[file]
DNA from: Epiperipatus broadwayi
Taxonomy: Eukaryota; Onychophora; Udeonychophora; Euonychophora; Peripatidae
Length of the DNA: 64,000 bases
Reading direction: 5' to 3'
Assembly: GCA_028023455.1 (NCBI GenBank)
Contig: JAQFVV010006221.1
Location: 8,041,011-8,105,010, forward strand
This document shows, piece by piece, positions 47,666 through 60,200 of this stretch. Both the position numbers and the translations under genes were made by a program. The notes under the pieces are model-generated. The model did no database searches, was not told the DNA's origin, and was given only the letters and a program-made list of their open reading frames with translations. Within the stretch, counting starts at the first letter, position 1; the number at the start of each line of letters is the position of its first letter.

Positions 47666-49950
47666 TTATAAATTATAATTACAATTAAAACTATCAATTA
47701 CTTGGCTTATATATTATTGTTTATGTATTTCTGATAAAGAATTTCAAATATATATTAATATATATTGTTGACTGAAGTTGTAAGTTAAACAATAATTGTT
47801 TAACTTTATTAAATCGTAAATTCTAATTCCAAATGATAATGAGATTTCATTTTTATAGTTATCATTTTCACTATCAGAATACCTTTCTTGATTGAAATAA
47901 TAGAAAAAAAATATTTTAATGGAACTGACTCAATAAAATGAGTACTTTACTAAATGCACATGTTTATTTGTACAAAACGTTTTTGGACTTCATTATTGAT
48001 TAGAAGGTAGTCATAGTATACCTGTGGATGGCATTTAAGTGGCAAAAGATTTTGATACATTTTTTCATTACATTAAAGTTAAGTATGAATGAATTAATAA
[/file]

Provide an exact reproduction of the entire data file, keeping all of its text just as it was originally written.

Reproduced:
DNA from: Epiperipatus broadwayi
Taxonomy: Eukaryota; Onychophora; Udeonychophora; Euonychophora; Peripatidae
Length of the DNA: 64,000 bases
Reading direction: 5' to 3'
Assembly: GCA_028023455.1 (NCBI GenBank)
Contig: JAQFVV010006221.1
Location: 8,041,011-8,105,010, forward strand
This document shows, piece by piece, positions 47,666 through 60,200 of this stretch. Both the position numbers and the translations under genes were made by a program. The notes under the pieces are model-generated. The model did no database searches, was not told the DNA's origin, and was given only the letters and a program-made list of their open reading frames with translations. Within the stretch, counting starts at the first letter, position 1; the number at the start of each line of letters is the position of its first letter.

Positions 47666-49950
47666 TTATAAATTATAATTACAATTAAAACTATCAATTA
47701 CTTGGCTTATATATTATTGTTTATGTATTTCTGATAAAGAATTTCAAATATATATTAATATATATTGTTGACTGAAGTTGTAAGTTAAACAATAATTGTT
47801 TAACTTTATTAAATCGTAAATTCTAATTCCAAATGATAATGAGATTTCATTTTTATAGTTATCATTTTCACTATCAGAATACCTTTCTTGATTGAAATAA
47901 TAGAAAAAAAATATTTTAATGGAACTGACTCAATAAAATGAGTACTTTACTAAATGCACATGTTTATTTGTACAAAACGTTTTTGGACTTCATTATTGAT
48001 TAGAAGGTAGTCATAGTATACCTGTGGATGGCATTTAAGTGGCAAAAGATTTTGATACATTTTTTCATTACATTAAAGTTAAGTATGAATGAATTAATAA